Article Text

SAT0306 Association between quality of sleep, quality of life and disease activity in patients with systemic lupus erythematosus
  1. S Monov1,
  2. D Monova2,
  3. M Ivanova3
  1. 1Department of Rheumatology, Medical University - Sofia
  2. 2Department of Internal Diseases, Medical University - Sofia, Medical Institute
  3. 3Department of Internal Diseases, Medical Institute, Sofia, Bulgaria


Background Systemic Lupus Erythematosus (SLE) patients are known to have sleep disturbances. Quality of sleep may affect quality of life, but this association has not been systematically evaluated.

Objectives The aim of this study was to examine the association of quality of sleep, quality of life and SLE disease activity in patients diagnosed with SLE.

Methods 132 SLE patients with a confirmed diagnosis of SLE according to the ACR classification criteria were enrolled in this study. The patients completed the following questionnaires: the Pittsburgh Sleep Quality Index (PSQI), the 12 item Short Form Health Survey (SF-12), the Lupus Patient-Reported Outcome tool (LupusPRO), SLE Quality of Life Questionnaire (SLE - QoL). Clinical information, including the SLE Disease Activity Index (SLEDAI), was obtained from medical records. Student's t-test, ANOVA, Pearson correlation measured were used in statistical analysis.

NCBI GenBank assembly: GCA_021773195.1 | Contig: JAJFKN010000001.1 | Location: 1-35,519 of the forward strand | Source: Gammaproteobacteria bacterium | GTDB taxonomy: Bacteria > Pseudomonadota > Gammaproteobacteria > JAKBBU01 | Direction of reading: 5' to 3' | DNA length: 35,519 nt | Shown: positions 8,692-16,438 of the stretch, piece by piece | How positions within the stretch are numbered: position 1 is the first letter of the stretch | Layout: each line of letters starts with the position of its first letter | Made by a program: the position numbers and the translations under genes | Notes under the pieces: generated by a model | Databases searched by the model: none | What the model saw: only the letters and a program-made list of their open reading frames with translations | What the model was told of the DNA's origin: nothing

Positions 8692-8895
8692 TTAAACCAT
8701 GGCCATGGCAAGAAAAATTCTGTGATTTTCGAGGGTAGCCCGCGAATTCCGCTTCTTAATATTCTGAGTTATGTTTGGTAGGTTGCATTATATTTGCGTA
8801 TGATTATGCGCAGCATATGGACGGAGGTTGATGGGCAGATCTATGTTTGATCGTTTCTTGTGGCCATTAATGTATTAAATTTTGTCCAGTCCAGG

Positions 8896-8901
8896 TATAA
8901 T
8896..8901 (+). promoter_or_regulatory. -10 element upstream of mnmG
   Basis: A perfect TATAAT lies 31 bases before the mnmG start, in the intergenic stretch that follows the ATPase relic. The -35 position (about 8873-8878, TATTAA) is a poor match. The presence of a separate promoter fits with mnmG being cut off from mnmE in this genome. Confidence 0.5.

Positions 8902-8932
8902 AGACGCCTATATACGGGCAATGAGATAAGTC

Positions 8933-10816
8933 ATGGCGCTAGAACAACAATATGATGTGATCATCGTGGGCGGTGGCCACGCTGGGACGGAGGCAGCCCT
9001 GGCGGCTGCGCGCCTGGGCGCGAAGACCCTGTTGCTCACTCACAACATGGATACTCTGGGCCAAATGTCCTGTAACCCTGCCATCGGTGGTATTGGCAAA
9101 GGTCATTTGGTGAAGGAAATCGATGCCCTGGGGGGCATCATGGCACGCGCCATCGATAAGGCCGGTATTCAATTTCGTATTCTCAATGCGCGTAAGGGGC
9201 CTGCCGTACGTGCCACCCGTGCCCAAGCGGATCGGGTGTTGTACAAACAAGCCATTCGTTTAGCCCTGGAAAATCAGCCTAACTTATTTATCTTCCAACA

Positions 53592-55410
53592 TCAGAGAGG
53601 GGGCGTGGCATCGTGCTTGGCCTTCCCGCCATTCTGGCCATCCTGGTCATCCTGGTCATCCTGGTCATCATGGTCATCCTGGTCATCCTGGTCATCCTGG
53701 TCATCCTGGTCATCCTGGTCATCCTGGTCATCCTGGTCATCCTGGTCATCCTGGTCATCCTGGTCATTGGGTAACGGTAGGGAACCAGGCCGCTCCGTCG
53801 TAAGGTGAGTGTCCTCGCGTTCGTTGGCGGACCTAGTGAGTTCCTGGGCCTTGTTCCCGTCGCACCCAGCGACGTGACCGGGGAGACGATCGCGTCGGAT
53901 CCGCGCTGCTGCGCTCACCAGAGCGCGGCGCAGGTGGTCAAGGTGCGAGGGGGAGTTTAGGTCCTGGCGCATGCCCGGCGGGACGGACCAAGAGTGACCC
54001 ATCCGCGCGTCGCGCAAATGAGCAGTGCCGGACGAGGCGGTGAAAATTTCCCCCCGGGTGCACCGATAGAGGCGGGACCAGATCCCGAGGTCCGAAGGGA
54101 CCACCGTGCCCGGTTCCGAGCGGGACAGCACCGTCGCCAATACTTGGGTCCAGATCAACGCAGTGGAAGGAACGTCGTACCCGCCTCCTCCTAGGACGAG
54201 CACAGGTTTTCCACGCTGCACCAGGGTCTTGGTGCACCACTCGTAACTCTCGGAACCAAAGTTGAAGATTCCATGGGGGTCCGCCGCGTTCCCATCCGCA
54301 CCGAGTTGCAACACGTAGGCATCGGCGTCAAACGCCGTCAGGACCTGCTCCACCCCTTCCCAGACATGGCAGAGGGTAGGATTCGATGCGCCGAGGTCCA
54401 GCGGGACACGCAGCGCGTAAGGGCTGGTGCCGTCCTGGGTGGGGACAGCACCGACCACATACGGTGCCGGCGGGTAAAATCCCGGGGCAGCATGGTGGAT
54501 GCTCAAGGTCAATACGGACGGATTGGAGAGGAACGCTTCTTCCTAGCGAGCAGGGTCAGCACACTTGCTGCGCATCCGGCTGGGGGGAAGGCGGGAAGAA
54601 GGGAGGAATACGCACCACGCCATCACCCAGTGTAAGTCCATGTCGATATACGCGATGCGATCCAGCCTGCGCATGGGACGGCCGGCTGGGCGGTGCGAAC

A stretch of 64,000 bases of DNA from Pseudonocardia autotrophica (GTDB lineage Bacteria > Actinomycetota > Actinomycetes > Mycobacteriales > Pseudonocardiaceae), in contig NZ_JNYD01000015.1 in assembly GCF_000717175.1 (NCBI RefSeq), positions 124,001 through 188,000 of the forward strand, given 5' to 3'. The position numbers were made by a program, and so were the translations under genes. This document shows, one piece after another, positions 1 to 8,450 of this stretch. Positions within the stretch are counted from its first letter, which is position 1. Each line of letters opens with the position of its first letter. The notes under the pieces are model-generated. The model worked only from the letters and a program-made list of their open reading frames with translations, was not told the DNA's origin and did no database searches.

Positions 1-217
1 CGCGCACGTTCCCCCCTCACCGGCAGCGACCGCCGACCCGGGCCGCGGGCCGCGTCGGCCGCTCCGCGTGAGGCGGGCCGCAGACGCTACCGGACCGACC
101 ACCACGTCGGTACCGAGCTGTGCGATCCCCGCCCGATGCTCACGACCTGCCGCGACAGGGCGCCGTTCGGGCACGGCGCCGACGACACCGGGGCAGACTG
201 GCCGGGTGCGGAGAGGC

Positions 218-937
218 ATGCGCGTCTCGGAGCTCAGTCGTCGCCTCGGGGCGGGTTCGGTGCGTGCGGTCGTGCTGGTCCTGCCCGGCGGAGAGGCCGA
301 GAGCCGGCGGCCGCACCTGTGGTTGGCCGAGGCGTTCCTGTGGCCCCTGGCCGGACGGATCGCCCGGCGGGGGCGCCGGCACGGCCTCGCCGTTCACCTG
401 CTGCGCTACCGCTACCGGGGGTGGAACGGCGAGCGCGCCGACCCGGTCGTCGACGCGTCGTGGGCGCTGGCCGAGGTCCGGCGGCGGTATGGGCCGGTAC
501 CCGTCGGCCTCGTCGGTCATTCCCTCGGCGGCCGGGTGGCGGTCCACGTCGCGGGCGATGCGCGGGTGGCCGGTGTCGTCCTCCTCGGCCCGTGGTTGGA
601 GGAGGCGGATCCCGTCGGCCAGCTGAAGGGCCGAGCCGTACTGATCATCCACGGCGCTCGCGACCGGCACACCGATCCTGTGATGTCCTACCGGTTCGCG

Results The majority of the participants (84,4%) had sleep disturbances (PSQI >5). Total PSQI score was weakly associated with all of the SF-12 subcategories and showed weak to moderate associations with the LupusPRO subcategories (r <0,05), except for “medication” (r <0,20). “Sleep duration” was not associated with any of the SF-12 or LupusPRO subcategories. “Sleep efficiency” was weakly associated with “physical health”, “physical function”, and “pain“ in the SF-12 and LupusPRO. “Sleep quality” and “sleep disturbances” were weakly associated with “pain” and the “emotional” and “mental” subcategories in the SF-12 and LupusPRO. SLE - QoL was significantly higher in patients with good sleep.

Conclusions We found that quality of sleep, especially “sleep efficiency”, was poor for the majority of patients with SLE. Quality of sleep was associated with various aspects of quality of life, especially pain, vitality, and emotional health. Management of pain and emotional health may be important for improving quality of sleep in SLE patients.

Disclosure of Interest None declared

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